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Can coaches motivate individuals?


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“Motivation is intrinsic. Coaches cannot motivate individuals. They examine and clarify the individual’s values, purpose and vision, and collaboratively set goals that ‘pull’ the individual towards achieving them.” True? False? This is worth the discussion. A small essay by Florence Dambricourt, coaching and training specialist

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Can coaches motivate individuals?

  1. 1. Florence Dambricourt Page 1 of 8 September 2014 “Motivation is intrinsic. Coaches cannot motivate individuals. They examine and clarify the individual’s values, purpose and vision, and collaboratively set goals that ‘pull’ the individual towards achieving them.” True? False? This is worth the discussion. A small essay By Florence Dambricourt Coaching and training specialist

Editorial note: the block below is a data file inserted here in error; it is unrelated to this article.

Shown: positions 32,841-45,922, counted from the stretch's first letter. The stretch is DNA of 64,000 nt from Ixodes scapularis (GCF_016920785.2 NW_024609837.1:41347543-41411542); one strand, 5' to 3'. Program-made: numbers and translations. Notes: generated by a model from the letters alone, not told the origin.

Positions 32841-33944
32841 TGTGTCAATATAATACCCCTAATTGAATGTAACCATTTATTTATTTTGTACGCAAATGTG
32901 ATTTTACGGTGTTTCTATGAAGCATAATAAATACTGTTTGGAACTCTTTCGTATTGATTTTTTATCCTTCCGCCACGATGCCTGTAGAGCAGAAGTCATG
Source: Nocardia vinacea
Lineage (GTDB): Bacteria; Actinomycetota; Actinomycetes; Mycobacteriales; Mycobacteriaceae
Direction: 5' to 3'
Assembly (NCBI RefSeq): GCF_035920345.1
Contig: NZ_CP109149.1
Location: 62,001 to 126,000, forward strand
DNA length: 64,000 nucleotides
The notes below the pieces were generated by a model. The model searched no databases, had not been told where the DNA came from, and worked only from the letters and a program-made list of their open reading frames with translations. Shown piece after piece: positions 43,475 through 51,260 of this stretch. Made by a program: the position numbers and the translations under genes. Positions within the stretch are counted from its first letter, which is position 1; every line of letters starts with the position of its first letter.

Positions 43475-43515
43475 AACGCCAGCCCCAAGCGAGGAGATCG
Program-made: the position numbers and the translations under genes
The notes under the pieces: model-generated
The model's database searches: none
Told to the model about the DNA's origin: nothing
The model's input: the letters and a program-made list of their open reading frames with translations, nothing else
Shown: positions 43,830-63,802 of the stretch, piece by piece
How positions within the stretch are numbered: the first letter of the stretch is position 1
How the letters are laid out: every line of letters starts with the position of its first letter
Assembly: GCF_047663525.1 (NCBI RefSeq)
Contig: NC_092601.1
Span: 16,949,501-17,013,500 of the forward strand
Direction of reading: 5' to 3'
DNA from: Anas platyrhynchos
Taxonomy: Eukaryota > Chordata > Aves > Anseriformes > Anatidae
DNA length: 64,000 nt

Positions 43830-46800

2. 2. Florence Dambricourt Page 2 of 8 September 2014 Introduction With this essay, I will start by reviewing what motivation is, and assess whether or not motivation is intrinsic. From the definition of motivation, its link with emotions, actions and the notion of motivation strategy, we will then discuss the impact coaches can or cannot have on motivation. Through the establishment of coaching relationships, coaches have the privilege to get to know their clients, their vision of the world, their values and sometimes their emotions. We are given the permission to assist clients in clarifying their values, purpose and vision which can help, when needed, to collaboratively set goals that ‘pull’ the individual towards achieving them. We can then use coaching models, following their guidelines at the same time as our intuition to allow clients to move forward. For this discussion, I will look at three separate models, the ACE FIRST model, the Appreciate Inquiry and the GROW models to reflect on how using those models can bring light onto the question of motivation, by helping us to understand values, purpose and vision as much as defining goals. Many more models could be used through this discussion, such as the 101 elements of a person, the values elicitation, the fact of knowing how to elicit greatness and the 7-step goal plan, without forgetting the importance to champion clients. I will conclude this essay by a synthesis of the information reviewed. Note as well that I will assume we are working within the ICF/EMCC core competencies framework. Discussion Motivation is a fascinating word. Coming from the Late Latin movere -to move, motivation means movement, and being motivated is to be ready to move or to take action1. When consulting Wikipedia, I came across 20 something theories and models about motivation2. It seems the main studies started post 19403 and I will highlight five of interest for this discussion: - Motivation as being either intrinsic (motivated by pleasure or satisfaction in the task itself) or extrinsic (motivated by a desire for reward, relying on external pressure) - Motivation as being Push and Pull, where push is connected with internal factors and pull with external factors. - Motivation as drives (or desire), we reply to a need or activate a behaviour for a specific purpose - Motivation as the incentive theory, similar to the extrinsic motivation above, motivation is associated with reinforcement based on positive results - Motivation as replying to the needs theory, aligned with Maslow’s Hierarchy of Needs4 1 2 3 MotivationOverview.htm?pagewanted=all 4 This seems to be one of the most discussed theory